More electrical devices bearing the National Environment Agency (NEA) logo have been spotted in Housing Development Board (HDB) residential estates, leading to concerns that Singaporeans are being monitored at all times.
On Monday, Facebook user Steven Steven shared pictures showing an electrical device installed at what looks to be the common corridor of a HDB block. A rectangular metal box can be seen with the NEA logo and the words “GOVERNMENT PROPERTY DO NOT TAMPER!” and “Caution! Electrical Power” emblazoned on it.
The metal box appeared to be connected to a sensor that is strapped to the window ledge, pointing straight at the units of another block directly opposite the block where the electrical device is situated.
Steven seemed to think that the electrical devices had to be smoke sensors that would detect unlawful smoking at common corridors and the like as he captioned the photos “Smoke be careful”.
Concerns that the electrical device may indeed be an elaborate smoke sensor that might detect unlawful smoking began trending on social media, since the photos went viral mere weeks after ruling party MPs raised the issue of banning smoking in one’s own flat.
On the same day, 24 Sept, another Facebook user NurFirman Fish shared more photos of similar electrical devices installed at the ground floor of what appears to be an altogether different housing estate, based on the difference in the color of the blocks in Steven’s pictures and NurFirman’s pictures.
NurFirman said that the devices were spotted at Choa Chu Kang Crescent. The images NurFirman shared show a similar rectangle metal box connected to a camera. The cover of the camera device appears to be placed on top of the metal box:
Slowly .. they're inputting/installing this device thingy (already)Careful my friends of choa Chu kang.Rubbish,Spitting etc.Don't litter.
Unlike Steven, NurFirman seems to think that the sensors are aimed at detecting littering or spitting in public places. He wrote: “Slowly..they’re inputting/installing this device thingy (already) Careful my friends of choa Chu kang. Rubbish,Spitting etc. Don’t litter.”
Litterbugs presently face a composition amount of $300 for a first offence. Court penalties for those convicted for littering are hefty under the Environmental Public Health Act administered by the NEA. Those convicted for littering for the first time face a $2,000 fine while repeat offenders face a $4,000 fine for their second conviction, and $10,000 for their third and subsequent convictions.
As for spitting, those who spit or expel mucous from the nose onto the street or floor which the public has access are liable to pay a fine of up to $1,000 for the first offence, $2,000 for the second offence and $5,000 for the third and subsequent offences, under the Environmental Public Health Act (Chapter 95, Section 113).
Presently, smoking inside one’s HDB apartment is allowed while smoking remains strictly prohibited in common corridors, stairwells, staircase landings and void decks, under the Smoking (Prohibition in Certain Places) Act, which is administered by the NEA. Since June 2016, it has become unlawful to smoke in public parks within residential estates, as well.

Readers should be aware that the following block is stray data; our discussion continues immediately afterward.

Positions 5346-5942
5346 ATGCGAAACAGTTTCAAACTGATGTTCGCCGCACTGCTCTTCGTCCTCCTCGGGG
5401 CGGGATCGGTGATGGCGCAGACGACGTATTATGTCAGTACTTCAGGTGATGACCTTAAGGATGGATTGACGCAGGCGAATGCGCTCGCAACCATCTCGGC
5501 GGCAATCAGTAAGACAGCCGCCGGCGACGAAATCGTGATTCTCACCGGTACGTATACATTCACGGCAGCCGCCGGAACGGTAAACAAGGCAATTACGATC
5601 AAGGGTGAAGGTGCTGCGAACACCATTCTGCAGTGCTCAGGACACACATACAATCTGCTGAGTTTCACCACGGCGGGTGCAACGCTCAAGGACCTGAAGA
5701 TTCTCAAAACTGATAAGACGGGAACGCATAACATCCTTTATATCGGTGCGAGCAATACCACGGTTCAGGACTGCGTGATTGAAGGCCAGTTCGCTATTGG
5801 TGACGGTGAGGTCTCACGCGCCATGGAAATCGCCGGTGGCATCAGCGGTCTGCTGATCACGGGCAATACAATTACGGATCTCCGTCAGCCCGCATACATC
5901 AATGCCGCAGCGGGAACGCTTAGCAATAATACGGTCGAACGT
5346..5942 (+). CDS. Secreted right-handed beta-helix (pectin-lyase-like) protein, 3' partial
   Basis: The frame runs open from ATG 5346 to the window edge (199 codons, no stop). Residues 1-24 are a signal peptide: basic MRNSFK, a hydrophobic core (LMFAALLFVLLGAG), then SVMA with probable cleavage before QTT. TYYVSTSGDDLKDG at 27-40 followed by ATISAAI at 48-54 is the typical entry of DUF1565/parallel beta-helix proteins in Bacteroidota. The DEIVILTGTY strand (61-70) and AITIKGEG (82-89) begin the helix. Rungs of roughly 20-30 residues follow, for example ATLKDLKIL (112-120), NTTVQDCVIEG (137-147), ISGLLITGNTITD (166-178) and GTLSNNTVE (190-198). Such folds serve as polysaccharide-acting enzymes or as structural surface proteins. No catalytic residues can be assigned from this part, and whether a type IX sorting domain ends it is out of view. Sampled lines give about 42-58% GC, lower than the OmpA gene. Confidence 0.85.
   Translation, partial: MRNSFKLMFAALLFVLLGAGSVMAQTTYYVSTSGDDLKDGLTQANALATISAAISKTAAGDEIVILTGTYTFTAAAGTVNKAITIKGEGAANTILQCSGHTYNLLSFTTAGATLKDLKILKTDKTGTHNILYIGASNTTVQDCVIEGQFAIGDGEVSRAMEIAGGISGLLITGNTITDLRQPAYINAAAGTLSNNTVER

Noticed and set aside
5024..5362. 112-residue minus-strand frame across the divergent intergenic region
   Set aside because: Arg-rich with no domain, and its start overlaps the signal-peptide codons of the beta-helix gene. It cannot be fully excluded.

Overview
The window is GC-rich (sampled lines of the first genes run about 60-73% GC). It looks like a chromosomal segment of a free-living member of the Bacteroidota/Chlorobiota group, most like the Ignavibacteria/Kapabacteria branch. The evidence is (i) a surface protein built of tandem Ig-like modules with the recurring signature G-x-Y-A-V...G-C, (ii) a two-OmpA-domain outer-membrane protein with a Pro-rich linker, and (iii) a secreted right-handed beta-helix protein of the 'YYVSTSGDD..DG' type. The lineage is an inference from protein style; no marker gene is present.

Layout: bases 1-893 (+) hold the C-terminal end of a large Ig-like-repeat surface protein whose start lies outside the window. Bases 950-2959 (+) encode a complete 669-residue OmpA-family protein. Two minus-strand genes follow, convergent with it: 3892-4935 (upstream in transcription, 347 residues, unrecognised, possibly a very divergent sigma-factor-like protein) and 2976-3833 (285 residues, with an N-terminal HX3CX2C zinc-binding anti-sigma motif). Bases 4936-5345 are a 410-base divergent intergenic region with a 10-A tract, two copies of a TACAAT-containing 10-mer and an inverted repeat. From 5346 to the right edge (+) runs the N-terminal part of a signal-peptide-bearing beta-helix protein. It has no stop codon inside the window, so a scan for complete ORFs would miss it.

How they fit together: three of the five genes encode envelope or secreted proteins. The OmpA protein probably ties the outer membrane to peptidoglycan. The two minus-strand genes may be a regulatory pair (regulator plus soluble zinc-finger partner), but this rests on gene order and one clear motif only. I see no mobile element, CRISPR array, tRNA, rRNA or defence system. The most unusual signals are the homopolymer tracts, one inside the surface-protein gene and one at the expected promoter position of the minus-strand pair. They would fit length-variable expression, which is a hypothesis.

It is likely that these devices have been installed to detect unlawful smoking since Senior Minister of State for the Environment and Water Resources Amy Khor said in Parliament on 10 Sept that the National Environment Agency (NEA) is exploring “the use of thermal cameras to deter indiscriminate smoking”.
The Hong Kah North MP had said: “These cameras are equipped with heat-detection capabilities that can detect smoking activity and can be operated remotely. When deployed, these cameras will be able to capture images of the smoking infringement and facilitate NEA’s investigations.”
NEA further revealed that the cameras will be deployed in residential areas and other areas with “persistent feedback on smoking issues”, including corridors, lift lobbies and staircase landings according to Khor.
While the pan-tilt thermal cameras could potentially detect unlawful smoking and capture hgh definition pictures of the faces of offenders as far as 100m away, NEA has promised that it will ensure that the devices “focus only on the common corridors, lift lobbies or staircase landings as these are smoking prohibited areas”.
Acknowledging concerns about privacy, it added: “Similar to the deployment of our high-rise littering cameras, there are strict protocols governing the viewing of the footage and only authorised NEA staff and the vendor may handle and view the video footage for official purposes. Footage that does not capture any smoking offences will be destroyed after three months.”
It, however, remains unclear whether the electrical devices that have been spotted at the HDB estates are really thermal sensors meant to detect smoking since Khor said on 10 Sept that the NEA is still evaluating the tender submissions from contractors.
The Independent has reached out to the NEA for comment on what the devices are and whether they will be installed across Singapore. We will update this article when we receive a response.